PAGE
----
There’s an alarming trend in IT security breaches lately. IT administrators are posting confidential data to cloud servers where the data has little to no protection from hackers and other unauthorized users.
In June, Deep Root Analytics, a data firm working on behalf of the Republican National Committee (RNC) had inadvertently exposed voting records and demographic data about 198 million Americans. The data had been posted on an AWS server, where it was protected by an easy-to-guess six-character string.
Then, in July, the Swedish government reported a data breach that exposed vast amounts of information about private citizens; infrastructure projects; and even the identities and locations of law enforcement, military intelligence and national security agents. The breach, “a total breakdown” according to Prime Minister Stefan Lofven, was the result of the Swedish Transport Agency and their technology partner, IBM Sweden, doing a poor job of implementing security controls and only a cursory security vetting of employees. Securing the exposed information is expected to take several months.
Also in July, the same security firm that discovered the Deep Root Analytics / RNC Amazon Web Services S3 data breach—announced a security breach at Down Jones & Company, exposing personally identifiable information (PII) to between 2.2 and 4 million subscribers to Dow Jones publications such as Barron’s and The Wall Street Journal. Like the RNC data breach, this breach involved misconfigured permissions for Amazon S3 storage. An administrator set up permissions to allow access by all AWS “Authenticated Users,” which turns out to mean all Internet users who have registered for an AWS account (AWS registration is free and open to the public).
UpGuard, the security firm that discovered the breach (they also discovered the breach at Deep Root Analytics), noted in a blog post: “The revelation of this cloud leak speaks to the sustained danger of process error as a cause of data insecurity, with improper security settings allowing the leakage of sensitive information of millions of Dow Jones customers.” Malicious actors could use the data to perpetrate any of a number of attacks using techniques that have been successful in the past.
Perhaps because July has 31 days, security firms figured they could squeeze just one more data breach involving mismanagement of public cloud security controls into the month. Security firm Kromtech discovered an unsecured database exposing personal information belonging to over 3 million World Wrestling Entertainment (WWE) fans. The personal data included home and email addresses, birthdates, ethnicity, earnings, educational background and even age ranges and genders of fans’ children. All this data was available in plain text to anyone who knew the web address. WWE is investigating whether it or an IT partner was to blame for the misconfiguration and subsequent breach of this database as well as another database containing personal information of mostly European WWE fans on another AWS S3 server.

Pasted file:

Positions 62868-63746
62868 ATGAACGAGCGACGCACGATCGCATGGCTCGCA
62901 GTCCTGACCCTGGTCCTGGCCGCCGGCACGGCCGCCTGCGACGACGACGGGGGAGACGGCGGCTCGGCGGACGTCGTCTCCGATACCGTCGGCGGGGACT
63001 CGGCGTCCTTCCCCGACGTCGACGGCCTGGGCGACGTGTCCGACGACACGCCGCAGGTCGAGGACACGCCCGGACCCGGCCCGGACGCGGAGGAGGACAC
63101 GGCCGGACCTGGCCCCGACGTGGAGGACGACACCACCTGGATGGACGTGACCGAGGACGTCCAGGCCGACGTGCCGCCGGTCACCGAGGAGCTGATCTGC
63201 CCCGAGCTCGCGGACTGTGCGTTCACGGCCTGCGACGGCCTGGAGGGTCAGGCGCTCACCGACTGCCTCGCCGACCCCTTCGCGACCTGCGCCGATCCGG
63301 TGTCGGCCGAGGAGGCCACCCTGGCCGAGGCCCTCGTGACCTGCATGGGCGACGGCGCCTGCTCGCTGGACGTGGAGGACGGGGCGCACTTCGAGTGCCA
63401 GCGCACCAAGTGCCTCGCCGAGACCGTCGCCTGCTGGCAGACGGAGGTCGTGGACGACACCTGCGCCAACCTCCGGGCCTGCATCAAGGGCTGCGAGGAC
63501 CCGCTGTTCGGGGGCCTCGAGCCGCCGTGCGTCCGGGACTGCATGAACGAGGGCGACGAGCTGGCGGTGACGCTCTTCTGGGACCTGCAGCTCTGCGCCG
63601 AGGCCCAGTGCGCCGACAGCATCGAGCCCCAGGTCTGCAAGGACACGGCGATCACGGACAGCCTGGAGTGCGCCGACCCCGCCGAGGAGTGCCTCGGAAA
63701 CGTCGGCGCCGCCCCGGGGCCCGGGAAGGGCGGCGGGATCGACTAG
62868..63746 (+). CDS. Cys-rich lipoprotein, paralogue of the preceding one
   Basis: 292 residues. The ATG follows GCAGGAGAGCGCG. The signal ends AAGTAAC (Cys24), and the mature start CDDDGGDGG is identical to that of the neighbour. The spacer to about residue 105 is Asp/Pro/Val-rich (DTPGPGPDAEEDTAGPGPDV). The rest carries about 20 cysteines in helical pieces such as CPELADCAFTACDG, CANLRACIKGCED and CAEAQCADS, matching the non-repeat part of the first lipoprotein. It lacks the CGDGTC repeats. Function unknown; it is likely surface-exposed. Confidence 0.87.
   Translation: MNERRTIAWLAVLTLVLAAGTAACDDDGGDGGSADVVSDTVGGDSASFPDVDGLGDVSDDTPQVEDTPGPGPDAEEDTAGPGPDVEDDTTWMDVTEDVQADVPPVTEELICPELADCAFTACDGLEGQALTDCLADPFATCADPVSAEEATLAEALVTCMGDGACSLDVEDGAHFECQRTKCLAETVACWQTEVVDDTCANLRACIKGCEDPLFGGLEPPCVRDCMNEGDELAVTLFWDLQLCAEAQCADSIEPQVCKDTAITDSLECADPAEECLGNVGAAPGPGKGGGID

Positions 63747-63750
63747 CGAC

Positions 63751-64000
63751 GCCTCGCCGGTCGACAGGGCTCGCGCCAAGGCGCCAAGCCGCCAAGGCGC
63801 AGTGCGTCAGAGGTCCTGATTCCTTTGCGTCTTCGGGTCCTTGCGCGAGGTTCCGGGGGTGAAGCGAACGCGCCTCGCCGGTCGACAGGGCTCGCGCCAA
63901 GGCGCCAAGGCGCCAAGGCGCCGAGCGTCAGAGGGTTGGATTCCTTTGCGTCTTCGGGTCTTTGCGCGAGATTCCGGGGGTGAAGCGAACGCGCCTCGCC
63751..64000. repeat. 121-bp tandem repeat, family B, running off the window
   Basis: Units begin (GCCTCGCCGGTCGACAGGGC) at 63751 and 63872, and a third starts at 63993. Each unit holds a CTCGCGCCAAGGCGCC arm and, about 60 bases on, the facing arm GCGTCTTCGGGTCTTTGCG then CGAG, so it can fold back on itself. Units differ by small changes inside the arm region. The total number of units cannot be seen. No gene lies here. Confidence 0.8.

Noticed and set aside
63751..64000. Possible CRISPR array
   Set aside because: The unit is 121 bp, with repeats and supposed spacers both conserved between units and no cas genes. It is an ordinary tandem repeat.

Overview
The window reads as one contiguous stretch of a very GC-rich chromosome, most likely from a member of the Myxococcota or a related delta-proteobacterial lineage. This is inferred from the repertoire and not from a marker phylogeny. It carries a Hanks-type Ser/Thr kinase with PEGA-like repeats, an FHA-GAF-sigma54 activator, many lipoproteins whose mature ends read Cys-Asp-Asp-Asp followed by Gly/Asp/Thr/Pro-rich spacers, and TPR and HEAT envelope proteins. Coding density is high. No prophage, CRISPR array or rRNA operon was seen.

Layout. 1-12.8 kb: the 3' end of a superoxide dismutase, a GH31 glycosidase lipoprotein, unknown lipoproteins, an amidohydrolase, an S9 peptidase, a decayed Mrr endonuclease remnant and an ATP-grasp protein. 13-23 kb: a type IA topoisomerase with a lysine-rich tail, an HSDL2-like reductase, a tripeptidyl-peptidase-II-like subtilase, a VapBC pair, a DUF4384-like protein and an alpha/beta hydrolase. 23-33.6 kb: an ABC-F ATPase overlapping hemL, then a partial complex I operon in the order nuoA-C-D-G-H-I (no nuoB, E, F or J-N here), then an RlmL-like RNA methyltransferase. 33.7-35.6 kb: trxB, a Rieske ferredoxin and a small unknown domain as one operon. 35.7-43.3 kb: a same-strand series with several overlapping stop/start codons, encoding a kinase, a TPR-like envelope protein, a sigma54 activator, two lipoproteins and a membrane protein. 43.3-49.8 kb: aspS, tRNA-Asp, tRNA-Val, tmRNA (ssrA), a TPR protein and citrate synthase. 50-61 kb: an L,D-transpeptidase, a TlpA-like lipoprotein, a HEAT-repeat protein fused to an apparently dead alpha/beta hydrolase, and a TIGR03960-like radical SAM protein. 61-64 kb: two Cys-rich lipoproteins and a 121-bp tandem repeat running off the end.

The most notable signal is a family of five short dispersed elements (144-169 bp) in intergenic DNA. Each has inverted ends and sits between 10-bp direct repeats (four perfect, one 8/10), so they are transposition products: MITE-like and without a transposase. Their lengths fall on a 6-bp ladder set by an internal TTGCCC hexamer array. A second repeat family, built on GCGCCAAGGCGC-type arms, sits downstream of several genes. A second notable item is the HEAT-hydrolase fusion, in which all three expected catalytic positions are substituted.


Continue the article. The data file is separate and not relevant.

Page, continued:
Clearly, a disturbing pattern has emerged this summer: there is an inability among organizations to secure customer PII stored on public cloud storage solutions like AWS. It prompted Joseph Lorenzo Hall, chief technologist at the Center for Democracy & Technology to comment, "It's unfortunate Amazon doesn't have a 'neighborhood patrol' of sorts for S3 that checks for open buckets with sensitive data - jiggling the locks, checking for apparent misconfigurations - and then takes them offline."
Mitigate the Risk of Process Errors with kiteworks
Given AWS’ market share, they make an easy target, however, AWS isn’t the root of the problem. Instead, it’s the customer or partner administrators managing databases on AWS who need scrutinizing. These administrators have access to a plethora of security controls available on AWS but none of them will work if they’re disabled (read: turned off).
Organizations are going to continue to use public cloud services like Amazon S3. And employees in those organizations, or contractors partnering with those organizations, will continue to work under pressure and extraordinarily tight deadlines, putting themselves at risk of misconfiguring security controls or overlooking security best practices.
For many organizations, particularly those in highly regulated industries, storing data on a multi-tenant public cloud solution is not an option. There is an alternative.
Accellion’s secure content collaboration platform, kiteworks, provides a single, controlled interface that integrates with on-prem and cloud-based content systems so they can access, edit, send and collaborate on confidential files safely. A robust security framework consisting of a hardened VM appliance that can be deployed in a private or hybrid cloud; encryption of content in transit and at rest; encryption key ownership; DLP integration; role-based permissions and many more security features ensure sensitive information is only accessible by authorized users. Organizations are also able to achieve the highest levels of governance with kiteworks by leveraging compliance intelligence capabilities including detailed file activity; auditable logs; and granular policy controls.
With kiteworks, organizations have an added layer of security and governance that protects all content that comes into an organization, is stored within the organization—either on-prem or in the cloud, or leaves the organization.
To learn more about kiteworks and its benefits for cloud security, please contact us.